In June, we wrote about an important employment issue that affects many Florida students and companies each year: unpaid internships. Employers are often ignorant of the requirements that must be met in order to legally provide an unpaid internship at a for-profit company.
Companies that treat their interns solely as a source of free labor could quickly find themselves in trouble with the US Department of Labor. If the problem appears systemic, interns may choose to file a class-action lawsuit against the employer for wage and hour violations.
That seems to be the case for at least two former unpaid interns who were trying to use their internship to gain experience in the movie industry. They both assisted in the production of the movie "Black Swan." The two have recently filed an open class-action lawsuit against the film's producer, Fox Searchlight Pictures.
One of the young men says that he worked on the set for six months and neither got paid nor gained any career help or experience. He added: "It was not a learning experience and that was what I had expected. This really just seemed like I was just working and wasn't getting paid for it."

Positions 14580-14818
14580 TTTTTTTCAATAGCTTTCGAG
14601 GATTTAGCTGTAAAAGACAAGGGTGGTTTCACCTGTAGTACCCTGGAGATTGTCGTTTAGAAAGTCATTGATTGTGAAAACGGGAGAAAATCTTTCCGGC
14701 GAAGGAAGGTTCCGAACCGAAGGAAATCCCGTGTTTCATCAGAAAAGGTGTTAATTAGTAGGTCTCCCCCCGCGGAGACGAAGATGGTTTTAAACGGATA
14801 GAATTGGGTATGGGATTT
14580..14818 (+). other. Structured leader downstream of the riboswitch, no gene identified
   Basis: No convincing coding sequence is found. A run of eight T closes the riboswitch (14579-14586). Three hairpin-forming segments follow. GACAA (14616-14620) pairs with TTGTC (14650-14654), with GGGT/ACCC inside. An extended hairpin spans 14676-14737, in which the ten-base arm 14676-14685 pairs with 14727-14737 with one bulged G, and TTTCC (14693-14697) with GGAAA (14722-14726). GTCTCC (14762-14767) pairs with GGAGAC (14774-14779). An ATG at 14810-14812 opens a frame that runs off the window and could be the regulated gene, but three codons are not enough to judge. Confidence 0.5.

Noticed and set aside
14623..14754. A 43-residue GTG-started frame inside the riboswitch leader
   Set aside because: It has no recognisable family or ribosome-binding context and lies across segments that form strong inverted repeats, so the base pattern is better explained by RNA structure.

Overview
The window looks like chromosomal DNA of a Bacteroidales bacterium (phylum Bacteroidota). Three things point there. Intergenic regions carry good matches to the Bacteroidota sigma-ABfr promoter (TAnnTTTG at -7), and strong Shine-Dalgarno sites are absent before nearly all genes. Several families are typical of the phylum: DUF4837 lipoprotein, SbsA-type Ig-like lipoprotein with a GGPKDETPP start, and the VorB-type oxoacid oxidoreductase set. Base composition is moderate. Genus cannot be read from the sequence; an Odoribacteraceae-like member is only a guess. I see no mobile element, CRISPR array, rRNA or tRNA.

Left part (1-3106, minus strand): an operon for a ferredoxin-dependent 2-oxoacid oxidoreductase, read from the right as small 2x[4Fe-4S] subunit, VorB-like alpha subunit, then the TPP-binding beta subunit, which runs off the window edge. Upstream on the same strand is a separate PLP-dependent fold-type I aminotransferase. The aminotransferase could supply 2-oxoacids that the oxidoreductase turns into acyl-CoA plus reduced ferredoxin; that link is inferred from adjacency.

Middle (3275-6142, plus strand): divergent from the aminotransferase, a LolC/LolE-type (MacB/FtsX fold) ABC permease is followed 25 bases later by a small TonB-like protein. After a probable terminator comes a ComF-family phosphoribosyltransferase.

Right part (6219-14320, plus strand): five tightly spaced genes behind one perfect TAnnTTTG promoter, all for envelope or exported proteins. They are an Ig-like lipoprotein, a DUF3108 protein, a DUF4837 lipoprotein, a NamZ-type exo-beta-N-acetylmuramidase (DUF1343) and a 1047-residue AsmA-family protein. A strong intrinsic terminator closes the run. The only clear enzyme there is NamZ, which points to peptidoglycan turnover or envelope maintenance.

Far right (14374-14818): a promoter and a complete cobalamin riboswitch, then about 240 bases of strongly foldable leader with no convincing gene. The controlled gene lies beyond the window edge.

The Department of Labor came up with a list of six criteria that must be met in order for an unpaid internship at a for-profit company to be legal and legitimate. The vice president of the Economic Policy Institute says that an internship's "essential ingredient is that it has to be for the benefit of the intern, not for the benefit of the employer."
One of the two interns says he ran errands and filed papers, and often worked next to paid employees doing the same work.
Check back later this week as we continue our discussion about unpaid internships and their potential for abuse.
Source: National Public Radio, "Unpaid Interns: Real World Work Or Just Free Labor?" Beenish Ahmed, Nov. 12, 2011